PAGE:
Rev.L.J "Jay" Taylor was with us at the start in 1963, and took us through mission to full status in 1967. He left the following year to pursue a doctorate in theology at Duke University.
In December of 1968. Rev. Robert Newland, curate of Trinity Church in Portsmouth, became our second rector. During the nine years Rev. Newland was with us, the first large addition was built, including classrooms and offices, a new kitchen and sacristy. Mr. Newland accepted a call to St. Mark's in Augusta, Maine and, in 1978, Rev. Richard Bridgford became our Interim Rector.
In June, 1979, Rev. Paul "Peter" Hogg accepted our call to become the third Rector of St. Aidan's. For more than 26 years, Peter was our leader, mentor, builder, member of our family and, above all, our pastor. Peter retired from St. Aidan's in September of 2005.
In December, 2005, Rev. Josephine "Jo" Taylor accepted our call as our Transition Rector.
In December of 2007, The Rev. Mark D. Wilkinson joined us as our fourth rector. Mark came to us from The Church of the Holy Spirit in Orleans, Massachusetts. A graduate of Virginia Theological Seminary, Mark brought his experience as a teacher in his previous career and led with a focus on Christian Formation and Outreach at St. Aidan's. In April of 2019, Mark left St. Aidan's to seek a new calling.
Presently, we are seeking a new rector.
The Building and Property
St. Aidan's church is nestled in one corner of a 3.7 acre block of land on the Little Neck Peninsula of Virginia Beach. In 1964, the diocese erected one of several temporary, portable chapels known as "The Mission Church of the 60's." A small office and classroom wing was build at the same time. By 1970, inflation had rendered the dismantling and moving of the structures impractical. None of them was ever moved, and most of them remain in place, including St. Aidan's.
So, the original sanctuary and nave are still here, but over the years, a lot has changed:
1970: A 4000 square-foot office wing is added with classrooms, restrooms, and the HeadStart Center's Office and classroom. We still house the first HeadStart program established in southeastern Virginia.
1983: A long-range planning commission develops a proposal for the addition of a new parish hall and parking lot and major renovations.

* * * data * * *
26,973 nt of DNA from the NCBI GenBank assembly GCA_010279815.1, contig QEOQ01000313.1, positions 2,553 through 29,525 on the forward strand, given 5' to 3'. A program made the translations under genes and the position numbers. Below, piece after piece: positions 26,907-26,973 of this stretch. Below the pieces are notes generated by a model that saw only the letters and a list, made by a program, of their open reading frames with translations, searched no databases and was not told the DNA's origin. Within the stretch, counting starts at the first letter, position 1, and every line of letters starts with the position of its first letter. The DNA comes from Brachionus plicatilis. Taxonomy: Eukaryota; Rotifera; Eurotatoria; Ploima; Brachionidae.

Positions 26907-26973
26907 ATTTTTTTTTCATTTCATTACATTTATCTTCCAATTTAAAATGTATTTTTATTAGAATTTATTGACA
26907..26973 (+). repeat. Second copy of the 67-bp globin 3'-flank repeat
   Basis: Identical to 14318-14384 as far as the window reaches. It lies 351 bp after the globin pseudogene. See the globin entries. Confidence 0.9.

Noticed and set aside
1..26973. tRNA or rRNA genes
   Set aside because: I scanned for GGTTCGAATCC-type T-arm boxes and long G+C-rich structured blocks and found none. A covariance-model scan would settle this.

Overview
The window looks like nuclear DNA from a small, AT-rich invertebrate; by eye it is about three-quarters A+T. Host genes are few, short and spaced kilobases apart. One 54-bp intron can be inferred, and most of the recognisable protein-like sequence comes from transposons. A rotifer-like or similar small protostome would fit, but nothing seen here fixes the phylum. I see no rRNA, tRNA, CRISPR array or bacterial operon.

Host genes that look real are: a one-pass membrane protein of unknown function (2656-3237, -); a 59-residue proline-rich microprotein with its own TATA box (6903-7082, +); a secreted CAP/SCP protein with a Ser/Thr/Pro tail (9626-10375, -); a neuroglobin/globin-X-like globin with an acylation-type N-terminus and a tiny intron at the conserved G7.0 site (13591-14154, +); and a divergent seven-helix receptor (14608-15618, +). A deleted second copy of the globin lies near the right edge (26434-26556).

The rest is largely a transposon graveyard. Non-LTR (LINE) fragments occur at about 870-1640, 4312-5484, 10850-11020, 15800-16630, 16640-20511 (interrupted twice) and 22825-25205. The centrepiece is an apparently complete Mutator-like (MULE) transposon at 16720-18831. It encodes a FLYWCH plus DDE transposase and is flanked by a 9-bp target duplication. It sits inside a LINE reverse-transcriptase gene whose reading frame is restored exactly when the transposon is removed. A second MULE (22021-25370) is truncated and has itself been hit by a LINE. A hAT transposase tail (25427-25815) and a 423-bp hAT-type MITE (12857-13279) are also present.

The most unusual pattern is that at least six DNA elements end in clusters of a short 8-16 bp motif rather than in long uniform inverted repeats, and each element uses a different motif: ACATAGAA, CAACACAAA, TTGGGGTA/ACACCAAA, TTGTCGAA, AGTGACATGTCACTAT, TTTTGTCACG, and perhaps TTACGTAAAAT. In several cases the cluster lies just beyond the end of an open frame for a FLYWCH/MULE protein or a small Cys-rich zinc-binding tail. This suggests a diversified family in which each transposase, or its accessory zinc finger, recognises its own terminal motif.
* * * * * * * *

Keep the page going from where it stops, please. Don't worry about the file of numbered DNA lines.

1984-86: "This is My Father's House. Phase I" included the new parish hall, a redesigned center wing, encasing in steel the beams of the "temporary" nave, new heating and AC equipment and upgrades to the office and education wings.
1987-89: "This is My Father's House, Phase II' provided a paved and expanded parking lot, and a new roof and patio for the parish hall.
1991-94: "This is My Father's House, Phase III" saw a complete renovation and expansion (4 feet in width) of the nave/sanctuary and a major kitchen upgrade.
1997: A major outreach commitment: The constuction of Seton House, a temporary shelter for girls, was built on the property, on the corner opposite from the nave, beyond the outdoor chapel.
1998-2000: A new expansion, the "chapel wing," included a lovely small chapel, a large rooom for the choirs and a comfortable multi-use room with a fireplace, for meetings and other gatherings, such as weddings funerals. Nearby are new restrooms including a spacious ladies' dressingroom.
2001: A stone columbarium was set in a lovely garden.
Some part of the St. Aidan's Church complex is in use seven days a week. The Church complex is in use seven days a week. The church staff is in the building during the week, and many meetings and other parish activities take place here during the evenings.
The doors are also open to a wide variety of community organizations, from scouts, AA, personal and family counseling groups, bible stude and prayer groups and Head Start's. On certain Tuesday's in November, the St. Aidan's parish hall host a number of our neighbors throughout the day. We are proud to be at the core of the American democratic experiment: we are a voting precinct.